Xstrata shareholders will take advantage of a technicality in the takeover process to seal better terms in its "merger of equals" with Glencore, a deal that would create a £50bn mining giant.
The merger talks became public on Thursday, after years of speculation and tentative contacts to reunite the commodities trader Glencore with Xstrata, one of the FTSE's most acquisitive companies. Xstrata spun-out of Glencore as a collection of coal assets 11 years ago, but has expanded into zinc, copper and nickel and is now a similar size to its former parent.
Glencore retained a 34 per cent stake in Xstrata, which should have made the all-share, nil premium offer easier to push through. However, the offer has been made through a "scheme of arrangement", which saves on stamp duty but means that Glencore is precluded from voting its shareholding.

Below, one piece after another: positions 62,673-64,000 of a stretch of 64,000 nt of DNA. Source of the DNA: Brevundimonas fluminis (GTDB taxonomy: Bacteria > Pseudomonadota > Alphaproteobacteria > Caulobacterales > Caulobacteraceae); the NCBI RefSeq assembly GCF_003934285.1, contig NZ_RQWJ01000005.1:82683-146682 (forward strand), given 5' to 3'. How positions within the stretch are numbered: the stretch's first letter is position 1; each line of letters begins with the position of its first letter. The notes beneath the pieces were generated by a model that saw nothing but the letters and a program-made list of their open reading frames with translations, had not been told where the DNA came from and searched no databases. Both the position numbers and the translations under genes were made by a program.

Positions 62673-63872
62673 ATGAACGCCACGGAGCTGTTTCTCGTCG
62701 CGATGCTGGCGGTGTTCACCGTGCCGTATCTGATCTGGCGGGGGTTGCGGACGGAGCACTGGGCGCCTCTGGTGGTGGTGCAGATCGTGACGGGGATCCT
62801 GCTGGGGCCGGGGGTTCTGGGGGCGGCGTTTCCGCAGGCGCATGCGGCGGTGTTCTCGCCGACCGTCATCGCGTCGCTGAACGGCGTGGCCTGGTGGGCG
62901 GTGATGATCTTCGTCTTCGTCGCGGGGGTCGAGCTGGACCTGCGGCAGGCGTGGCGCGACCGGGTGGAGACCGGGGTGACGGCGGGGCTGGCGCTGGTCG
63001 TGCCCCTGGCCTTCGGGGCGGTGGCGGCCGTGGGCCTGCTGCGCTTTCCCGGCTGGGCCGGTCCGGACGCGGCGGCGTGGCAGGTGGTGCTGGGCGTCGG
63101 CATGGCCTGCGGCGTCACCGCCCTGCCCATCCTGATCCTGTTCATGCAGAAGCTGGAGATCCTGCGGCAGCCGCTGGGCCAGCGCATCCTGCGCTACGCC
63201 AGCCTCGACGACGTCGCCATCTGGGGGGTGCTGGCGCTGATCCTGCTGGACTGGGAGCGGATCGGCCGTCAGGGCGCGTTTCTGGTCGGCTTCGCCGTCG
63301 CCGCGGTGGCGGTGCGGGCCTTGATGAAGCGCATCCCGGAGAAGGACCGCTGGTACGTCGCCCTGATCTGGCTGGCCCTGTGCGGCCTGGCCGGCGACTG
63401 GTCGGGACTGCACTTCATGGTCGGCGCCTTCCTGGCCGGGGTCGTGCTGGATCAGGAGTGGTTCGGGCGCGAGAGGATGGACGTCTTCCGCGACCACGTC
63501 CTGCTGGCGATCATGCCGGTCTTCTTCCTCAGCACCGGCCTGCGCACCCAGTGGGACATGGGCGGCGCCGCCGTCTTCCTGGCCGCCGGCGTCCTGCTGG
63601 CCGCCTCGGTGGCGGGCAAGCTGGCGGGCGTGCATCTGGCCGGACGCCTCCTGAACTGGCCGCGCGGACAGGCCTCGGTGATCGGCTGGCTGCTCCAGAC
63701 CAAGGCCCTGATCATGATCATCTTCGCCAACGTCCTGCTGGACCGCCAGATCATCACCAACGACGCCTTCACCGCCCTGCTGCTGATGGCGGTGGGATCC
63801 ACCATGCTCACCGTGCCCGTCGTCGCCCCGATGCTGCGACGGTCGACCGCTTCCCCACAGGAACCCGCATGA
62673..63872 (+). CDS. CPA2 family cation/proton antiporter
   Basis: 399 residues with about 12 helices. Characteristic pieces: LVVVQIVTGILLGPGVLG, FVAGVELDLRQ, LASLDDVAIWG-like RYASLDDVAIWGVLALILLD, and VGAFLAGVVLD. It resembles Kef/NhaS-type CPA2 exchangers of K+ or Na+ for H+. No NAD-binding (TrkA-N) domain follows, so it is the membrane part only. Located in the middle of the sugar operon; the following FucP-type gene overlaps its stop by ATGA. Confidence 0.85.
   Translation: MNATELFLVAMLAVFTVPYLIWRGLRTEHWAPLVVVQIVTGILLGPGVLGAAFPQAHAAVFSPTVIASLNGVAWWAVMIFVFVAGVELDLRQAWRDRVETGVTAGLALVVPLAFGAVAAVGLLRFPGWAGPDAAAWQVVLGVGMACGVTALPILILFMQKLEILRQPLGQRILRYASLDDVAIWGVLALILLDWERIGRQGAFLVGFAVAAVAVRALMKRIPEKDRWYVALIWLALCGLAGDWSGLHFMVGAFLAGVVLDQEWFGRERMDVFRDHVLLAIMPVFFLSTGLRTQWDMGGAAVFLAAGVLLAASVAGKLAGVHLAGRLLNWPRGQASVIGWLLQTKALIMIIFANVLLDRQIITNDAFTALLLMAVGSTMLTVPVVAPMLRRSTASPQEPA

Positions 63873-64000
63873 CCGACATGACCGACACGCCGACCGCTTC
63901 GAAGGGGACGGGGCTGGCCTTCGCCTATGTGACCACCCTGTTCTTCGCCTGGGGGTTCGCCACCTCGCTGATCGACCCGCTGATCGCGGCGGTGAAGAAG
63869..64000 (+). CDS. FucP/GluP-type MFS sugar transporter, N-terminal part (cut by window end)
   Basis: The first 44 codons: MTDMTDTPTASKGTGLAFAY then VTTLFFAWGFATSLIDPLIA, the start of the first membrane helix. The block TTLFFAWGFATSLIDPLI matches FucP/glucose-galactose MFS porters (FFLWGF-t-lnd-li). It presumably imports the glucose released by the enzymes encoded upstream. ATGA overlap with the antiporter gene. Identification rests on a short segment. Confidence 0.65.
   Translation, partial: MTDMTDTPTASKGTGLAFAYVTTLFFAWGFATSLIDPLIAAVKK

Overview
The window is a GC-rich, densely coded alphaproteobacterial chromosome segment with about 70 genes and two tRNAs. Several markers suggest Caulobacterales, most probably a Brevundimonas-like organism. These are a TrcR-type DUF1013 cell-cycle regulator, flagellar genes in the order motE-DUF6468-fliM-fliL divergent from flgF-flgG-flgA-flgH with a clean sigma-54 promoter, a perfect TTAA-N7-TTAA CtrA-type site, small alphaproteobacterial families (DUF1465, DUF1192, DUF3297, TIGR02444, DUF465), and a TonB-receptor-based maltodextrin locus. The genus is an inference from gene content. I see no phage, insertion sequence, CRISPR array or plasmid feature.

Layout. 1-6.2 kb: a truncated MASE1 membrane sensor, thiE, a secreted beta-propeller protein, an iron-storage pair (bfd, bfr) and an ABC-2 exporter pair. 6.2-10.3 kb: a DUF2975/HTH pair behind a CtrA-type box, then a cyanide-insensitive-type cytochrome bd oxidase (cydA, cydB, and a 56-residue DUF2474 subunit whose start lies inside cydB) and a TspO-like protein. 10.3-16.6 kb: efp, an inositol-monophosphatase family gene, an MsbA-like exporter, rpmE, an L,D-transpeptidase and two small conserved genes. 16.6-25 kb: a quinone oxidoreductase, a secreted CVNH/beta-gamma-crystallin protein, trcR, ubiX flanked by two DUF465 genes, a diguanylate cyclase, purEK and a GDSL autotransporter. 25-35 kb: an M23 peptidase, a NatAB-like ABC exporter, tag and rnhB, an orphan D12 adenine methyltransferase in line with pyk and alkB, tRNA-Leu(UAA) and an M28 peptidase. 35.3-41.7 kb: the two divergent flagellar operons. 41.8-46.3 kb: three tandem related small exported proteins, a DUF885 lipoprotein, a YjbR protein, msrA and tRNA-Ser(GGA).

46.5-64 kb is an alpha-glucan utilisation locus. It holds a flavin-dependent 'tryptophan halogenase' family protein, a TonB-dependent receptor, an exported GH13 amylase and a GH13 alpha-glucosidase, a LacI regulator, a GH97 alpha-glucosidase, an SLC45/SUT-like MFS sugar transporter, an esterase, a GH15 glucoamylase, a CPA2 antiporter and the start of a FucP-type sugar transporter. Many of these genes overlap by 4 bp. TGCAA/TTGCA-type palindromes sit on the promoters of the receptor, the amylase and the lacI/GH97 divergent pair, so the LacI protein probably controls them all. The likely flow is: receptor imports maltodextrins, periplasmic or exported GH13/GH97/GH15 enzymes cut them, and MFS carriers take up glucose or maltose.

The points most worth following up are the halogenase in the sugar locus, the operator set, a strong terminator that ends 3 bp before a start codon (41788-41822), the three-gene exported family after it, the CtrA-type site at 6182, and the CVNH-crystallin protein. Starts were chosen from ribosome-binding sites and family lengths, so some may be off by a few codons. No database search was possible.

That also means 50 out of the remaining 66 per cent of Xstrata shares will have to vote in favour of a merger. A growing number of Xstrata shareholders, including Schroders' head of UK equities Richard Buxton this weekend, say that they will vote against the deal unless they are given more stock in the combined group than has already been proposed.
"There's no way this will go through unless Glencore offers a premium," said one fund manager with an Xstrata holding. "Mick Davis [Xstrata CEO] has always told us a merger with Glencore would have to involve a premium."
Mr Davis and Ivan Glasenberg, Glencore's boss, are thrashing out key details of the merger, including the board structure. Mr Davis is expected to become chief executive, in at least the short-term, with Mr Glasenberg to take over at a later date.
Sources close to the negotiations believe that the deal could take around four months to finalise, though the full structure of the merger could be disclosed later this week.Reuse content